“Soft words butter no parsnips”
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“When I met Fred Hollows, I didn’t think I would end up on this path. He wanted someone who knew what they were doing to go to Eritrea and help set up a plant to manufacture intraocular lenses – artificial lenses that can be transplanted into people’s eyes to defeat cataract blindness and allow them to see…
An old colleague from the medical school introduced me to Fred as a scientist who could build labs in Africa and Asia, but Fred, who usually made a point of being as rude as possible, didn’t even acknowledge me.
“Yeah, but is he any bloody good?” he snorted and kept moving…
Fred had a tendency to say whatever he thought he needed to get the results he wanted. I’ve seen him with patients and he was the classic gruff, kindly old physician with them. And there was no one smarter than he was when it came to community medicine. Everybody else, though, only got to see the foulmouthed tough guy. He loved to challenge people: “Jeez you’re ugly, you’ve got a face like a hatful of arseholes,’ was a standard greeting. But he was also a supreme example of how one person can inspire people to do great things.”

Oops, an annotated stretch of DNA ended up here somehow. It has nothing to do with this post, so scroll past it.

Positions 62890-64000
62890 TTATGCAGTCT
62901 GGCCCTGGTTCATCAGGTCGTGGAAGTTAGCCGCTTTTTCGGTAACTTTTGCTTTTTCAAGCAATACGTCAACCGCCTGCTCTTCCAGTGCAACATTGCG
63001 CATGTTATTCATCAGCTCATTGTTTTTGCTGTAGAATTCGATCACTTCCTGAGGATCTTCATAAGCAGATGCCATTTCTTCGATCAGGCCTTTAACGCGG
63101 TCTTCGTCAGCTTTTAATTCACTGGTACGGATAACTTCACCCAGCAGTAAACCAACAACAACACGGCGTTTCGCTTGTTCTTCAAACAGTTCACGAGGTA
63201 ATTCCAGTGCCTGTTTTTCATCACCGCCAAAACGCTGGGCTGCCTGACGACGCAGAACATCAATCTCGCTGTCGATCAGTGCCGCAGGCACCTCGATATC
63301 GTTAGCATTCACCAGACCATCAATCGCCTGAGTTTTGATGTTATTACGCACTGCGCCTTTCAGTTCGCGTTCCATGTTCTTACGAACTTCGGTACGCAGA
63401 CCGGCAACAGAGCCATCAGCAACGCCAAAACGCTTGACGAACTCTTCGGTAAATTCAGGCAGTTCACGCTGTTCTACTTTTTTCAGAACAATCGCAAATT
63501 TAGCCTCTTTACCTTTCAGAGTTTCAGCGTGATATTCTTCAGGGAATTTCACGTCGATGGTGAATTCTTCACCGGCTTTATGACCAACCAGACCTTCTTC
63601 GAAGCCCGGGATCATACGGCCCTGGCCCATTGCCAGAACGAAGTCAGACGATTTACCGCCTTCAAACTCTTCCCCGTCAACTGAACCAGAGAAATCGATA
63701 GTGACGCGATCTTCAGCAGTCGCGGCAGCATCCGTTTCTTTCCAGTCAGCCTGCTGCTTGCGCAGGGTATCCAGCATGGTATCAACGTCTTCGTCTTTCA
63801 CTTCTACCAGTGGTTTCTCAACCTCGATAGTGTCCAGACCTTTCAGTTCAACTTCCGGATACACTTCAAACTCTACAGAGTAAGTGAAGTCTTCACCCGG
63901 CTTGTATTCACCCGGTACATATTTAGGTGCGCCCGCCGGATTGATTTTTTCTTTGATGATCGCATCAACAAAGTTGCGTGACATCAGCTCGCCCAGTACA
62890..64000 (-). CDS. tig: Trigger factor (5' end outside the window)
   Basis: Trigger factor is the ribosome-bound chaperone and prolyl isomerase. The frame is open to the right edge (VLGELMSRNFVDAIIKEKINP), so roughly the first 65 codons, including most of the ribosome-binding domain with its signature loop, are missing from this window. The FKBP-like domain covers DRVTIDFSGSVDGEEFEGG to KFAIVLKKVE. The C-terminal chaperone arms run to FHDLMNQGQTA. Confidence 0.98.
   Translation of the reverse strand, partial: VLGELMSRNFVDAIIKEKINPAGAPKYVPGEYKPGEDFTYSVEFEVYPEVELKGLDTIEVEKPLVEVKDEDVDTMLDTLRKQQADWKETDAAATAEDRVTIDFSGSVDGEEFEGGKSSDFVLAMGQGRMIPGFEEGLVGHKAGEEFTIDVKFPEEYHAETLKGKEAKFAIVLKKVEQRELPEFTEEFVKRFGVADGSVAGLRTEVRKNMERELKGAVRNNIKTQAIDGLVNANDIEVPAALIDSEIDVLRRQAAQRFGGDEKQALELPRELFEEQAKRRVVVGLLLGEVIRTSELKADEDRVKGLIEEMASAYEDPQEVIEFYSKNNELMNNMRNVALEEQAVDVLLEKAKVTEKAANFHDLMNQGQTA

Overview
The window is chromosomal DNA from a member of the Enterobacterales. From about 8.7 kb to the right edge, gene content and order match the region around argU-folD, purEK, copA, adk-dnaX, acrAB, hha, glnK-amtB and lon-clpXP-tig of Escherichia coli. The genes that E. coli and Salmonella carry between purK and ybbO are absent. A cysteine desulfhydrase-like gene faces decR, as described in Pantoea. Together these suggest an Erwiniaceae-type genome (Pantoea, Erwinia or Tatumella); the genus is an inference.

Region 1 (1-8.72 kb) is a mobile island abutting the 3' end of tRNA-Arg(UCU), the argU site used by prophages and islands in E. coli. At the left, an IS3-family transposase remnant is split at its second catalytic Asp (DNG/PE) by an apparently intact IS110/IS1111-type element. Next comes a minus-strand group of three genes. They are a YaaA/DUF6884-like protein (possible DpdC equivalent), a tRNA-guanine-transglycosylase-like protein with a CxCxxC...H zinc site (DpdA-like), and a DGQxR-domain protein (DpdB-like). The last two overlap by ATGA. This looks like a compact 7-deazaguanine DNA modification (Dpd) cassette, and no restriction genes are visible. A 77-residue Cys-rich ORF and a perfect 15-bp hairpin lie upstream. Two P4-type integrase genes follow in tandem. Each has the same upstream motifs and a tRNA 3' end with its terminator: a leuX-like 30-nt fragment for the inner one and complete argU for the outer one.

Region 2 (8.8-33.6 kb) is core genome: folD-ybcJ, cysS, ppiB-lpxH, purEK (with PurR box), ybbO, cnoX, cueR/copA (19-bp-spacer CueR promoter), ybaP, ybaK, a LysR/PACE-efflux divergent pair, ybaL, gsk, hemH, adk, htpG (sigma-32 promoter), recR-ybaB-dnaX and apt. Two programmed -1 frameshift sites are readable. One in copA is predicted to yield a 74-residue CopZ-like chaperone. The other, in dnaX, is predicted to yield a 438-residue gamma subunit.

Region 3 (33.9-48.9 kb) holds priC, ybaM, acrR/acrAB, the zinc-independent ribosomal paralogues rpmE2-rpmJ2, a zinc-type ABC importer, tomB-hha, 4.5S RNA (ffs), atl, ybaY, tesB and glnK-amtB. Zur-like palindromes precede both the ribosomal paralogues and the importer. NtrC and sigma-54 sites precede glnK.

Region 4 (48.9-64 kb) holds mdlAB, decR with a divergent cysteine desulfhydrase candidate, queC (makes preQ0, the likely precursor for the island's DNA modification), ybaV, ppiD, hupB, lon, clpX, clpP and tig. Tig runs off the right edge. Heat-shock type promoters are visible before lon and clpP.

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( 1929 – 1993 )
“Fred Hollows was an internationally acclaimed eye surgeon and social justice activist who championed the right of all people to high quality and affordable eye care.
The Fred Hollows Foundation was established in Sydney, Australia, on 3 September 1992, just five months before Professor Fred Hollows passed away.
We have a vision of a world where no one is needlessly blind. We work to restore sight and end avoidable blindness in more than 29 developing countries across Asia, Africa and the Pacific.
Our sight-restoring work is funded entirely by the voluntary contributions of individuals, businesses, foundations and governments.
Since 1992, The Foundation has restored the sight of well over one million people around the world; in many cases all it took was a simple 20 minute operation costing as little as $25. In the last five years alone, The Foundation has also trained more than 30,000 eye health workers.”